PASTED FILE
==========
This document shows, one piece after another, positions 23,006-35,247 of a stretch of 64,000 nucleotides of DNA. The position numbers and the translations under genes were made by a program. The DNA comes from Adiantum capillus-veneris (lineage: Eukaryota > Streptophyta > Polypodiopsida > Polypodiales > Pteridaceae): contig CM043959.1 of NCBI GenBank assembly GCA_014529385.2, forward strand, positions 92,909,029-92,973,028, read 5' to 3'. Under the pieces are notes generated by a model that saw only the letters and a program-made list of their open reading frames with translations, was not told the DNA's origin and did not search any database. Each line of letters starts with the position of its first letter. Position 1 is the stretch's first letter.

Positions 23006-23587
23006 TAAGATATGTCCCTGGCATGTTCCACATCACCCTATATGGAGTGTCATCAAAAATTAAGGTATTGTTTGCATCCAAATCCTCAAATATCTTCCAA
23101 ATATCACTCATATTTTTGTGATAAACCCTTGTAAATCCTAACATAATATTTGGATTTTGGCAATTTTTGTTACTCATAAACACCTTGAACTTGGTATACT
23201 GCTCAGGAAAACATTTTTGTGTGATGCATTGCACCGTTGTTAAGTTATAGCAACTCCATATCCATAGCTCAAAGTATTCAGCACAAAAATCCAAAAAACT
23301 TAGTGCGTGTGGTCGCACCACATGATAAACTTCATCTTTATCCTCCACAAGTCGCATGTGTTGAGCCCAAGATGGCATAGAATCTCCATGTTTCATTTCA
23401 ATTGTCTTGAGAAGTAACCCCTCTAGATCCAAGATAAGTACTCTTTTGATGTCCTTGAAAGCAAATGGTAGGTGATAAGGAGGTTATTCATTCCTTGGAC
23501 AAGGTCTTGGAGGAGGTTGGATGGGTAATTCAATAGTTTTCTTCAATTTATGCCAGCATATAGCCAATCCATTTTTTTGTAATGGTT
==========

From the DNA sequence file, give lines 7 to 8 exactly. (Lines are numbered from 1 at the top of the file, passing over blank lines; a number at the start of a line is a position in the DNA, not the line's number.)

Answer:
23401 ATTGTCTTGAGAAGTAACCCCTCTAGATCCAAGATAAGTACTCTTTTGATGTCCTTGAAAGCAAATGGTAGGTGATAAGGAGGTTATTCATTCCTTGGAC
23501 AAGGTCTTGGAGGAGGTTGGATGGGTAATTCAATAGTTTTCTTCAATTTATGCCAGCATATAGCCAATCCATTTTTTTGTAATGGTT